March 28, 2015
With some things they say you shouldn’t go back, that things are rarely as you remember them and you will only be disappointed. I have always viewed my home town Musselburgh, and in particular the area called Fisherrow through rose tinted spectacles. I grew up there, moving there when I was one year old, from Edinburgh, to the hometown of my mother, and lived there until I was about 20, and socialised there for many years more. I always figured I would move back there one day but when I visit occasionally on personal business, it’s not the place I recall, and I really don’t like it now as a place, though it holds a lot of happy memories for me. What used to be a bustling high street populated with Green Grocers, Newsagents, Fishmongers, Butchers, and a Mini Market, seems now to be all Nail bars, Hairdressers and Fast-food outlets.
In my youth, from when I learned to fly fish around the age of 12 until I was about 16 or 17 my nearest river fishing was the River Esk, that divides Fisherrow from the Musselburgh side of the town.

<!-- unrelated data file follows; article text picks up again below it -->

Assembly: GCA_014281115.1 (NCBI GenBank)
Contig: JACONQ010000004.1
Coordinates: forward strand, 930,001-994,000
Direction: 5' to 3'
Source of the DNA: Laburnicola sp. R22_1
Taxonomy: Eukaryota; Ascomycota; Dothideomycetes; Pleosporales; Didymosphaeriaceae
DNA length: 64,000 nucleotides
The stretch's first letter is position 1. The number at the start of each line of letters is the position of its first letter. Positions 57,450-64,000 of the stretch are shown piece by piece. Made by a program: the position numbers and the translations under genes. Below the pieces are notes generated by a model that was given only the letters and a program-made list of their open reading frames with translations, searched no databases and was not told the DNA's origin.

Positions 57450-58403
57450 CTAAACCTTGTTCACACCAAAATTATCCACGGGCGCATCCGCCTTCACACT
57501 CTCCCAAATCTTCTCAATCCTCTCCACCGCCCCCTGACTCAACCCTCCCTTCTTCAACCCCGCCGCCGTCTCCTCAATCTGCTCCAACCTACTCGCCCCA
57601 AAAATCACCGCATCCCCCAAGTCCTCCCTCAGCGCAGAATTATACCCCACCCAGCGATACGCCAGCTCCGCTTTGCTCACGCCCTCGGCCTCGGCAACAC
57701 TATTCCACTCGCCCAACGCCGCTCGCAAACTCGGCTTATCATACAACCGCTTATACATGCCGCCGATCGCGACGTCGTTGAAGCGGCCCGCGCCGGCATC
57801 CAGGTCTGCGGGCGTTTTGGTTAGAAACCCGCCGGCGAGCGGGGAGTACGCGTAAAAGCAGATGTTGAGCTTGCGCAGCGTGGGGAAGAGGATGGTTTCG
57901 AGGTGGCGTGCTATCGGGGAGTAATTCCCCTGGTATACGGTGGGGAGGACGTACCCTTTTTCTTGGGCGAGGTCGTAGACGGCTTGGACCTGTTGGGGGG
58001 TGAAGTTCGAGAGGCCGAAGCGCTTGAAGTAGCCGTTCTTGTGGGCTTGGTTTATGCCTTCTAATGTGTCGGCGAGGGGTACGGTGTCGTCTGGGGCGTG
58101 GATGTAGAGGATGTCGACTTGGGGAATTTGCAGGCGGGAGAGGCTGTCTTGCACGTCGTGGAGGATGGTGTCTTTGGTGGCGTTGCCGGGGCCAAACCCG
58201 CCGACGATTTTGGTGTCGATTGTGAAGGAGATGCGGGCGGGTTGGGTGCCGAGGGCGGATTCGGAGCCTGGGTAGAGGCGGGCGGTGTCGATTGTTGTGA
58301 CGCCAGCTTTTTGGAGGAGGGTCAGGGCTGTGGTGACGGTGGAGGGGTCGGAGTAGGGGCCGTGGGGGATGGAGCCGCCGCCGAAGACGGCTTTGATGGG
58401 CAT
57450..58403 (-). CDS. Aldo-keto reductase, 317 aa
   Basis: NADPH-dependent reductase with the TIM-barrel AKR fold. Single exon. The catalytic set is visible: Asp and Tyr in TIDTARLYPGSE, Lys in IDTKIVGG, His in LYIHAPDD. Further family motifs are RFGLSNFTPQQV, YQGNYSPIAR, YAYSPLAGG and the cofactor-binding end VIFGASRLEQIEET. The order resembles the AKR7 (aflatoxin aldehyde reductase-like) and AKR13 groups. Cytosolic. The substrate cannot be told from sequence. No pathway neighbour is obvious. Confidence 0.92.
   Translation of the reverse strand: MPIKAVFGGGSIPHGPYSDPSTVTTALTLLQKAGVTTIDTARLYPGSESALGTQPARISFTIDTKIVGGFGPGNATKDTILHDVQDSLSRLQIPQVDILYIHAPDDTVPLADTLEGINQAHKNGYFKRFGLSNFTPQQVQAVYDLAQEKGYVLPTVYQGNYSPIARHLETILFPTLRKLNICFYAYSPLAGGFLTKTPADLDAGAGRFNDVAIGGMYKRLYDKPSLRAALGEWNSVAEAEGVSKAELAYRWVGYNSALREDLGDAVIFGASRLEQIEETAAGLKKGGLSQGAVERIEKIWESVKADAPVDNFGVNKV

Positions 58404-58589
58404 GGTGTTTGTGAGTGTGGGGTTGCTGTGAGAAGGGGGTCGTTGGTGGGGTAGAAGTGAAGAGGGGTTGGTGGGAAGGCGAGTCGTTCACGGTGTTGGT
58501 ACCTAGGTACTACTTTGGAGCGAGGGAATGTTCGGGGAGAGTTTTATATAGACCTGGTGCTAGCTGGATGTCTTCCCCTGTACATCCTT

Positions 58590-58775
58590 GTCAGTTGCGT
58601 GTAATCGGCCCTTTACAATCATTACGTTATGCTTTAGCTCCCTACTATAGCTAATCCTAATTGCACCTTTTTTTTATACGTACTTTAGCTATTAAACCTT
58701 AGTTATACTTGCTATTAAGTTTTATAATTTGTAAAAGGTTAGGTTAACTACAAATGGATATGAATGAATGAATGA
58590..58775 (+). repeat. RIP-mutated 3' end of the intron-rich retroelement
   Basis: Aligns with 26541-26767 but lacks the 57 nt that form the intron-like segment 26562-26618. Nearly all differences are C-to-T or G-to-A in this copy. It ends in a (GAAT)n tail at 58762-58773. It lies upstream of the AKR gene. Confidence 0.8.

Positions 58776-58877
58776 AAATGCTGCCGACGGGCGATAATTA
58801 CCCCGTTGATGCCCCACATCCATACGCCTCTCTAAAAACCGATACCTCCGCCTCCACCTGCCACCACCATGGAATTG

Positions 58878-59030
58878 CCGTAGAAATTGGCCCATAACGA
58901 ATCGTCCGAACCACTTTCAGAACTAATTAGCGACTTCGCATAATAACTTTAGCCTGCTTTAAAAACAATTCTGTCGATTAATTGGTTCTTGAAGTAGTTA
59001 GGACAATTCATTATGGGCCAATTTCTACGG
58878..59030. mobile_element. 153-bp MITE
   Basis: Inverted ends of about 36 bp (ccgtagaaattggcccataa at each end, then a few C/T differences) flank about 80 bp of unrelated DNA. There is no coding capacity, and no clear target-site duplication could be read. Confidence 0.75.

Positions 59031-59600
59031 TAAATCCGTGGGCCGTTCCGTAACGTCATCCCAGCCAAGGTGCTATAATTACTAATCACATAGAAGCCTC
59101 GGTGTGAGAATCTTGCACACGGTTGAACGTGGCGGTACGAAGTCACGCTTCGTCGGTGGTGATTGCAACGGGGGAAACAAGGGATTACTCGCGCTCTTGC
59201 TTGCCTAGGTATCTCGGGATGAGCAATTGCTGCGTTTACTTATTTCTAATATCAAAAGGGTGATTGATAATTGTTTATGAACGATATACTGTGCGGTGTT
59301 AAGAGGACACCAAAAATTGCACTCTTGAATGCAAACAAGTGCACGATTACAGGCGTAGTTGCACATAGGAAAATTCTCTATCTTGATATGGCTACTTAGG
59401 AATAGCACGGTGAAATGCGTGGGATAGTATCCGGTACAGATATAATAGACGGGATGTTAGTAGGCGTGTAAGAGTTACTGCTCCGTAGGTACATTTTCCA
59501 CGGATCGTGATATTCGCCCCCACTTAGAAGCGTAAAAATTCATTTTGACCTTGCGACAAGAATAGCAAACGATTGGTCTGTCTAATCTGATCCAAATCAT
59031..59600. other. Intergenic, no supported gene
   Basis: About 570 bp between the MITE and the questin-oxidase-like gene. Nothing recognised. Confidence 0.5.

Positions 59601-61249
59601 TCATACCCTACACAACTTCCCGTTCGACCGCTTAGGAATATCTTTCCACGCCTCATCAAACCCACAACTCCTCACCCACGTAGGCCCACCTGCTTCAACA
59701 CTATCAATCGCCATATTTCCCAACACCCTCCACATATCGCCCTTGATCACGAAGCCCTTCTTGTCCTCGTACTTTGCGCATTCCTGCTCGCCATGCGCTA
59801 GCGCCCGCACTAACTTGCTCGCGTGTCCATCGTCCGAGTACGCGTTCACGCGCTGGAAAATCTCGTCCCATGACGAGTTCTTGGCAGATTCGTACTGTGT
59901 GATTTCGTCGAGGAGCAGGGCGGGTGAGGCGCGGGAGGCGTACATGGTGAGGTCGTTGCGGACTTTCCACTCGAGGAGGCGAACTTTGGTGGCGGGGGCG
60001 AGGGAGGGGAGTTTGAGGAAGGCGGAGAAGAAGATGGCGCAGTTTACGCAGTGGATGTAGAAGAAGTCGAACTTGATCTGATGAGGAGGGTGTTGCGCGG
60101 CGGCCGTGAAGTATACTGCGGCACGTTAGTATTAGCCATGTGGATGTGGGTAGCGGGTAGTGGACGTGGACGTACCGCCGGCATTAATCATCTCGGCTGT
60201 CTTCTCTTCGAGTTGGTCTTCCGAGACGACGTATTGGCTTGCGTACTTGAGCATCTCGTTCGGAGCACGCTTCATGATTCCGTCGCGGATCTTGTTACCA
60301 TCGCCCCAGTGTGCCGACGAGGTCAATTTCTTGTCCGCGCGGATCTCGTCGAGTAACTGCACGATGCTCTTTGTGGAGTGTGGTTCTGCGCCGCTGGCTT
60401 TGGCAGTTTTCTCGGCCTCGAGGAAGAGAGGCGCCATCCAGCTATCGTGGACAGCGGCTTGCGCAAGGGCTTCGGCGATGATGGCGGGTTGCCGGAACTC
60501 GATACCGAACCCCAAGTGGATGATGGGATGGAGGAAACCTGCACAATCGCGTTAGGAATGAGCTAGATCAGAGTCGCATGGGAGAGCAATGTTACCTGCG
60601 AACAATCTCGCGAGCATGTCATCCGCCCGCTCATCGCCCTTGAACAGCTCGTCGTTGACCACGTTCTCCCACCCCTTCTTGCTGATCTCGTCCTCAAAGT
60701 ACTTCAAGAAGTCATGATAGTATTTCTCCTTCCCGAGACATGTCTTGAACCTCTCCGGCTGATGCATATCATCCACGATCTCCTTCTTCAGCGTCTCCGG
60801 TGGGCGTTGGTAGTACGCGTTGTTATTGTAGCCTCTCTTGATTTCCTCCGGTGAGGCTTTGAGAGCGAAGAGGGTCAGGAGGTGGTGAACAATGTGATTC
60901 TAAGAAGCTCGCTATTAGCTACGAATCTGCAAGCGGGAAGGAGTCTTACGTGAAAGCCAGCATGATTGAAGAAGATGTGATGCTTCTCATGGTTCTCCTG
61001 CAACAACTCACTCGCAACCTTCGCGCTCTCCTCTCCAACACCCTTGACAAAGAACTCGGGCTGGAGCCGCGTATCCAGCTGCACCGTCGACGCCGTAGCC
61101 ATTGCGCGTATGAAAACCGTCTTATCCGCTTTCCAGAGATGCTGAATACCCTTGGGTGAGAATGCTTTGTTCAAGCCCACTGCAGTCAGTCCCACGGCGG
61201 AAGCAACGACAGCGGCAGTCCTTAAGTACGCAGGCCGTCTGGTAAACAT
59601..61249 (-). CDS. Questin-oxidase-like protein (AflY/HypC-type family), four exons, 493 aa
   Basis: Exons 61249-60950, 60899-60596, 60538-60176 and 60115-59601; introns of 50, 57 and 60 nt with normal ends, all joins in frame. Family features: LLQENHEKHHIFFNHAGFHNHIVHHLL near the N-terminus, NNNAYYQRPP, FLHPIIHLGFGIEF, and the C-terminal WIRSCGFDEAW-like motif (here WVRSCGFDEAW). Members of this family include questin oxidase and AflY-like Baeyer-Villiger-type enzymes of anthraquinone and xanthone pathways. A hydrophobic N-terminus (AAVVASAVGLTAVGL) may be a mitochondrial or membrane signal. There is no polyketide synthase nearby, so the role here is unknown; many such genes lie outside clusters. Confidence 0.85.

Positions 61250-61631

It was a river which seemed to attract an unusual amount of Sea Trout, judging by some big fish I know were caught by a friend who used to lay out nets in the tidal estuary area beyond the mouth of the river. Access was made for them ( and the odd alleged Salmon) to pass up a weir just around the mill lade of Bruntons wiremill. Above this, an area called “The Grove” was mainly Brown Trout fishing, and the river was meant to be stocked by the local Angling Association, though who the mysterious association was always eluded me, never having met anyone that represented them. I used to buy an annual permit and fished there and but for one encounter with a very lively Sea Trout, and a few missed fish on my early attempts at dry fly fishing. I never caught and rarely saw a fish, but I enjoyed it. The river though was a sad state of affairs. While I am pretty sure the recovery had sort of started, the paper-mill that used to pump effluent into the river was closed a few years earlier as I recall, and the wire mill was on its last legs, there were always areas which had a sort of toxic foam scum in the eddies not disturbed by currents, it rarely was anything other than coloured up at best, and wading in thigh waders was treacherous with soft silty gunge able to lock you to the bottom like some man eating giant clam from a 1950’s B movie. Just accessing the water was sometime hazardous due to the huge swathes of what we called poisonous giant rhubarb – but I think was Giant Hogweed, some sort of invasive weed anyway, that the council was always being forced to go try remove.